POSTURES for Furniture Design – 2
Post 259 ⇒ by Gautam Shah →
We take postures to work and relax. Between these two ends we take many transitory postures. Even within each, there many incidental or micro positions that re-establish balance, regenerate blood circulation, adjust fluid balance, reset the body rhythms and facilitate sensorial perceptions. These body portrayal are accompanied by voluntary and involuntary gestures. Gestures are revelations that aid communication, and often reduce the need for re-posturing.
Work consists of several tasks in a continuum, which require major body movements, shifting of one or few limbs, and small changes such as the head or eye ball movements (for reading, seeing, smelling, sensing, etc.). Work-task related postures occur mostly to manipulate objects, handle tools and for holding. A task is efficiently carried out in certain positions that is an absolute need for it, or to continue the previous postural adaptation. The absolute needs result from factors like comfort, body position, intra-personal communication, supervision or observance, and reach or access to facilities. Tasks occur in a continuum, so for comfort and for economy of effort, not only the work-tasks but incidental tasks for relaxation, diversion, expression and communication are conducted from the same location, position and using the same facilities-amenities setup.
Ergonomics considerations ensure that ‘designs complement the strengths and abilities of people and minimise the effects of their limitations’. A good design covers variable capacities of task handling of people of different race, sex physique, cognitive abilities, experience, expectations, motivation and restrictions of age, sickness, boredom and fatigue.
Work-task execution must allow one to improvise the postures, as it allows improved cognition and better blood circulation. Small and temporary variations in postures help in conducting intra-personal relationships, expression and communication. Posturing is a set of three body activities, occurring for the Main action and just before as well as after it.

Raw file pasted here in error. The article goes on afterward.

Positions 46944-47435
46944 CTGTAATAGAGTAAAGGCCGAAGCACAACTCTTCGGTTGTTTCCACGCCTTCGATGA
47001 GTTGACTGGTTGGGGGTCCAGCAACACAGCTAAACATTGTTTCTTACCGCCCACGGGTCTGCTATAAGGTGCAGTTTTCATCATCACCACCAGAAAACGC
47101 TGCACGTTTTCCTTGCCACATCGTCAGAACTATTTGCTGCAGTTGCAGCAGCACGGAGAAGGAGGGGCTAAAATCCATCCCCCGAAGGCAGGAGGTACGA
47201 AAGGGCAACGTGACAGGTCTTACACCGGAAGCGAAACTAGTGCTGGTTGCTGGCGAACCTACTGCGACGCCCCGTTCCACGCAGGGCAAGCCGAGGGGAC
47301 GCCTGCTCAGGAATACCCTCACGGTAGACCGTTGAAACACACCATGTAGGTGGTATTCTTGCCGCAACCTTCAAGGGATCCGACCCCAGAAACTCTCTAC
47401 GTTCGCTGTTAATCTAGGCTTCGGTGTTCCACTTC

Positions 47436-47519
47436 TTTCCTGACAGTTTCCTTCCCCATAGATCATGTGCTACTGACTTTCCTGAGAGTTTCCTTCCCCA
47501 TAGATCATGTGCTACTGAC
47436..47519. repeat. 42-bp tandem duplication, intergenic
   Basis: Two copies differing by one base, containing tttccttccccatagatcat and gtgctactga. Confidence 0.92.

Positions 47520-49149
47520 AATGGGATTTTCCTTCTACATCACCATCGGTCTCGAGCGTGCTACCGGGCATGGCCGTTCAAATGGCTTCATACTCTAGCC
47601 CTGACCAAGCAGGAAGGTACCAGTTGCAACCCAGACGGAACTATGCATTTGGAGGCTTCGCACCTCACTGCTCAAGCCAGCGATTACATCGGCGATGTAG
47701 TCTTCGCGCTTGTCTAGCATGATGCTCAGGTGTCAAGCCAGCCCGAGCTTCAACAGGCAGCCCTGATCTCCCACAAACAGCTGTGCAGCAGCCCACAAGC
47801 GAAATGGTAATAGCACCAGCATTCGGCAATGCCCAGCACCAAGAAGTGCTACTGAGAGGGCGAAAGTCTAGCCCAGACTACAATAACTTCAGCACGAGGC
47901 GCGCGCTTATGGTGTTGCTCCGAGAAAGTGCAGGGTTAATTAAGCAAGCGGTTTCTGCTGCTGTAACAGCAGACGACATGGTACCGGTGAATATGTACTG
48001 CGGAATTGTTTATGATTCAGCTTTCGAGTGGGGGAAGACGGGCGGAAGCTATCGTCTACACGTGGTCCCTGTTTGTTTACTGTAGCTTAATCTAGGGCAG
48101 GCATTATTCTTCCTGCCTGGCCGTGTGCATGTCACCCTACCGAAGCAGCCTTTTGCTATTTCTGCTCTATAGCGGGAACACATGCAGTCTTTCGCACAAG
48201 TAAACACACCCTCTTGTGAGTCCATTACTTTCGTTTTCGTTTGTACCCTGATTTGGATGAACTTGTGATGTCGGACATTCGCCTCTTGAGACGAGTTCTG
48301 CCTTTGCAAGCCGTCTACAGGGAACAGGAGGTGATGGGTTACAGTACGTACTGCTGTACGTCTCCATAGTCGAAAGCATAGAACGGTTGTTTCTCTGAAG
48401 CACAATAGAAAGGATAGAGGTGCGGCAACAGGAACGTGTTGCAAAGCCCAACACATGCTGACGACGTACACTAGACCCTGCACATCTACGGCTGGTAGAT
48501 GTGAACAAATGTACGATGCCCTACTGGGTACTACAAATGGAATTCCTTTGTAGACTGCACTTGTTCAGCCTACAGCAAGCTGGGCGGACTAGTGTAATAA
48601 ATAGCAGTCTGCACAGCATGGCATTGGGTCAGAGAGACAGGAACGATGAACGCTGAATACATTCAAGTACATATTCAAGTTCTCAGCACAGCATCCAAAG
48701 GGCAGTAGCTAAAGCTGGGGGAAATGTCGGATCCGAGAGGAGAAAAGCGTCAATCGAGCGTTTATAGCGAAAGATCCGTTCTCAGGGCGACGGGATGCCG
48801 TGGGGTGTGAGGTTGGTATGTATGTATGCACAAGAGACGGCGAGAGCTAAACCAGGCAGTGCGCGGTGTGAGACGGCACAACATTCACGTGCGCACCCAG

The preceding actions are preparatory to main action, to overcome the resistance, look for the sufficiency of space and clarity of direction for the range of movements to occur, look for the required supports and energise the body to gain the momentum and balance. Preparatory action also involves observing everything in the sensorial field, co-workers, tools, equipment and environment.
The main action relates to the intended set of tasks. In case of regular work, the routines are defined as algorithms, so there are no surprises, but a new desk, chair or machine involves actual or mental trial-runs. These trials involve the nature of postures, range and reach of actions. After this, comes the main action, where first few routines are conscious ones, of being aware of the environment, space features and people. These may not require any exclusive postures, but gestures. In case of routine work this may not be very obvious phase.
The concluding action of a task is the regaining the balance and allowing sufficient flow of body fluids to those limbs or body sections that will be used now. One may need temporary support till fluid balance is achieved. Usually concluding tasks, after the main action includes organizational efforts, such as house keeping, storing, cleaning, personal grooming, etc. These are intermediate tasks requiring short duration posturing. But as these are different routines from the main work, provide diversions that may not be liked by everyone.